Enabling DHCP snooping on the switch is not a requirement, but it is most helpful in assisting with debugging the switch.

To enable DHCP snooping:

AOS-switch#(config)# dhcp-snooping

If authorized server addresses are configured, a packet from a DHCP server must be received on a trusted port and have a source address in the authorized server list in order to be considered valid.

Specifying the IP Address of Trusted DHCP Servers

If no authorized servers are configured, all servers are considered valid. You can configure a maximum of 20 authorized servers.

To specify the IP address of trusted DHCP servers:

AOS-switch#(config)# dhcp-snooping authorized-server x.x.x.x

AOS-switch#(config)# dhcp-snooping authorized-server y.y.y.y

Specifying DHCP Option 82 (Relay Information)

Adding the option 82 parameter allows the switch to approve the relaying of DHCP requests. DHCP adds Option 82 (relay information option) to DHCP request packets received on untrusted ports by default.

The following command disables DHCP snooping for Option 82:

AOS-switch#(config)# no dhcp-snooping option 82

When DHCP is enabled globally and also enabled on a VLAN, and the switch is acting as a DHCP relay, the settings for the DHCP relay Option 82 command are ignored when snooping is controlling Option 82 insertion.

Option 82 inserted in this manner allows the association of the client’s lease with the correct port, even when another device is acting as a DHCP relay or when the server is on the same subnet as the client.

Enabling DHCP Snooping on VLANs

When you enable DHCP snooping on a VLAN, the switch acts as a Layer-2 bridge within a VLAN domain.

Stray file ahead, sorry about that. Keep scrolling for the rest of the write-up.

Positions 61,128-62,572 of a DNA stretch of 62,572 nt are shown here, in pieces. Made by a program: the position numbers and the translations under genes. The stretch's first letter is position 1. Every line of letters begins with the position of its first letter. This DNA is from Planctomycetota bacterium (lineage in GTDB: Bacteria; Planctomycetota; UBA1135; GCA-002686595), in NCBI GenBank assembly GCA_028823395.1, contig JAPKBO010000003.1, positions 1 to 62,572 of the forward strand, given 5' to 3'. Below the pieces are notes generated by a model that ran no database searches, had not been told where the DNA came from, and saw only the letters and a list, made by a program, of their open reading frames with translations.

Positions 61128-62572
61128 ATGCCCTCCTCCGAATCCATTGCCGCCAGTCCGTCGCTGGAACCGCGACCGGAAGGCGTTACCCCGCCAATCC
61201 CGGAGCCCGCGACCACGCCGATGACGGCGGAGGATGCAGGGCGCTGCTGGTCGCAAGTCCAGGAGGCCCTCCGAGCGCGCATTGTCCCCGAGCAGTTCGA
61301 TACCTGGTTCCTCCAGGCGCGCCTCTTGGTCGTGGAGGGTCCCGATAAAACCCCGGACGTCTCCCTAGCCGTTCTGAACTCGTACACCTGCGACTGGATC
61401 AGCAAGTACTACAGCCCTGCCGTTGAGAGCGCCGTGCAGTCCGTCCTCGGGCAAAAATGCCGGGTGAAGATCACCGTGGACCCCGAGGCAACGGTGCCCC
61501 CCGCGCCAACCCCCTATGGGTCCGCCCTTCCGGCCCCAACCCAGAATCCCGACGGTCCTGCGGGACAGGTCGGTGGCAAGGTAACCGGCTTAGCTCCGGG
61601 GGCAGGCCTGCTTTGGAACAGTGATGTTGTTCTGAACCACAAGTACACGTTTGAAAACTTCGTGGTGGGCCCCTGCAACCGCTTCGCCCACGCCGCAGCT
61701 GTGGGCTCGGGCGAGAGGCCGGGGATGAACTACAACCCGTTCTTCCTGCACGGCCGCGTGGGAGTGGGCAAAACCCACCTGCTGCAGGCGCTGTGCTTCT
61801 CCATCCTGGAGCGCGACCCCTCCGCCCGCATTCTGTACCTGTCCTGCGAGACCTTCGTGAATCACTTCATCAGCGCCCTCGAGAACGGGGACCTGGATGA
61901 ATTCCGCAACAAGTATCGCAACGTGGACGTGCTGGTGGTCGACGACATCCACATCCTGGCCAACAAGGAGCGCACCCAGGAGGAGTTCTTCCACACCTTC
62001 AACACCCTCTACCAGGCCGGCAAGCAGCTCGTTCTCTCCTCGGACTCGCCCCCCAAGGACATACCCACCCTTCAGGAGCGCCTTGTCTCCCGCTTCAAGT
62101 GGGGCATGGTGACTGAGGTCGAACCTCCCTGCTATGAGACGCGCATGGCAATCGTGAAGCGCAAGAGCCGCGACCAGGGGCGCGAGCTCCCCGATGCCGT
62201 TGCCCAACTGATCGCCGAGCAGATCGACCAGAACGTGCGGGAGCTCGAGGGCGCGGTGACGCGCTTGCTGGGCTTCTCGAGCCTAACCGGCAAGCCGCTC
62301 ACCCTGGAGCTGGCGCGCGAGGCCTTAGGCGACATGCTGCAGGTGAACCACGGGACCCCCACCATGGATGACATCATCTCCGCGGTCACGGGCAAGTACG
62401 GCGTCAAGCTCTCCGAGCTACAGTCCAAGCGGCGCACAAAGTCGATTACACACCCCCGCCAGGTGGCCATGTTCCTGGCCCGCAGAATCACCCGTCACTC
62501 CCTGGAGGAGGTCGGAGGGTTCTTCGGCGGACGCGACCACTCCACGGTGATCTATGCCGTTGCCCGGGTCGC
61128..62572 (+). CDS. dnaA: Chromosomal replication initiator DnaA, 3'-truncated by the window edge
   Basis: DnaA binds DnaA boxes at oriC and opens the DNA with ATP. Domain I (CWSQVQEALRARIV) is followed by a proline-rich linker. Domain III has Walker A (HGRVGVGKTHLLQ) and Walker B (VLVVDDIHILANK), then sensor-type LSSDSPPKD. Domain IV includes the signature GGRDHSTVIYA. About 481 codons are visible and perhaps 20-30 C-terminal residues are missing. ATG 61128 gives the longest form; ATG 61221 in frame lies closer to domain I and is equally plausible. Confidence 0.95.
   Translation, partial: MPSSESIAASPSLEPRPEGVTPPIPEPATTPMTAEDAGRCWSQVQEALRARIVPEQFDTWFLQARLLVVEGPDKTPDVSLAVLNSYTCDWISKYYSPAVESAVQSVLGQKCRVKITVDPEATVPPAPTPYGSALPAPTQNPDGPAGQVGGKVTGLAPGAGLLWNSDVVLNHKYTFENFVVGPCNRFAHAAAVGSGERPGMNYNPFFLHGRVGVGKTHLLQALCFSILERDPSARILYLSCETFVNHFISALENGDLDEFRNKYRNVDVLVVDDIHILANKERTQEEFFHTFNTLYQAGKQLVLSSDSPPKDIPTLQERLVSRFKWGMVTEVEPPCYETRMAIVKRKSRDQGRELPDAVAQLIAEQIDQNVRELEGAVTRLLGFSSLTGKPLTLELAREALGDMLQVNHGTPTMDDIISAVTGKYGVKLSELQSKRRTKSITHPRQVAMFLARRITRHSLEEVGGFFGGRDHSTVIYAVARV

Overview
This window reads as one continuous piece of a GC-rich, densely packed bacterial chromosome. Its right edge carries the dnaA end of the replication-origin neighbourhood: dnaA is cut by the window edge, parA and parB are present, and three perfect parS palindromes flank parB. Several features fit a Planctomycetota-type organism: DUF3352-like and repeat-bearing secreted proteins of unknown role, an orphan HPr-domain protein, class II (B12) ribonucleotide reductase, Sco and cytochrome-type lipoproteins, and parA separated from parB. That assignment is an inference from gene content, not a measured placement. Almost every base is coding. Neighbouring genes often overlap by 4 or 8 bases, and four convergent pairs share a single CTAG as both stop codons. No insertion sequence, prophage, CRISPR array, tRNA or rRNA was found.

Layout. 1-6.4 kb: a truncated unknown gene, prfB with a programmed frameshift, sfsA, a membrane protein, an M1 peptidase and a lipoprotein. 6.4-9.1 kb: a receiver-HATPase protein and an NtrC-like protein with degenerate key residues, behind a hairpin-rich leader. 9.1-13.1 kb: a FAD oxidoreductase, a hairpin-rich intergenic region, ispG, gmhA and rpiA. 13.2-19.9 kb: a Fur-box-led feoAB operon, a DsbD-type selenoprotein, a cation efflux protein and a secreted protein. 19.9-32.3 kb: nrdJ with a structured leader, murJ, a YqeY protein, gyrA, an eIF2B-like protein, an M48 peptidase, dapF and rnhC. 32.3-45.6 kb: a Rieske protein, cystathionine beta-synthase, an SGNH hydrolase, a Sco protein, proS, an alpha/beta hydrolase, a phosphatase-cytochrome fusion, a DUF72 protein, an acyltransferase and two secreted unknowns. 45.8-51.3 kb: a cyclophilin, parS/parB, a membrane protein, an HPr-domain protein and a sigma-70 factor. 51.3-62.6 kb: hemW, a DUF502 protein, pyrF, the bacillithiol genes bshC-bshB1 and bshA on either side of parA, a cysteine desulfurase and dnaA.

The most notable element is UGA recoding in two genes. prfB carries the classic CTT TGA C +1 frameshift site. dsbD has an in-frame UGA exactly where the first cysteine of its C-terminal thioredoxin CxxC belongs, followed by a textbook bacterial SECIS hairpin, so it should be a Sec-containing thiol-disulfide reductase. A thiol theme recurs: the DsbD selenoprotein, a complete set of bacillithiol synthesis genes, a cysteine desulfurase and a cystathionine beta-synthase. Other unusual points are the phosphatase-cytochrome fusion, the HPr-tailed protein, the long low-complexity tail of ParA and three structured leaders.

DHCP snooping on VLANs is disabled by default.

To enable DHCP snooping on a VLAN, enter the following command at the global configuration level:

AOS-switch#(config)# dhcp-snooping vlan [vlan-range]

For example, the following command enables DHCP snooping on VLANs 10 through 100:

AOS-switch#(config)# dhcp-snooping vlan 10 100

You can also specify a list of VLANs for which you want to enable DHCP snooping:

AOS-switch#(config)# dhcp-snooping vlan 4 10 20 30 40 100 200 300 400

Configuring Ports as Trusted

By default, all ports are untrusted.

To configure a port or range of ports as trusted, enter the following command:

AOS-switch#(config)# dhcp-snooping trust [port-list]

You can also configure trusted ports for a specific interface, in which case you are not able to enter a list of ports:

AOS-switch#(config)# interface 15

AOS-switch#(eth-15)# dhcp-snooping trust

Monitoring DHCP Snooping

To monitor DHCP snooping, you can display the DHCP snooping configuration and view the DHCP snooping statistics.

Displaying the DHCP Snooping Configuration

To display the DHCP snooping configuration:

AOS-switch# show dhcp-snooping

Figure 2  Showing the Status of DHCP Snooping on the Switch

Viewing DHCP Snooping Statistics

To view the DHCP snooping statistics:

AOS-switch# show dhcp-snooping stats

Figure 3  Showing the DHCP Snooping Statistics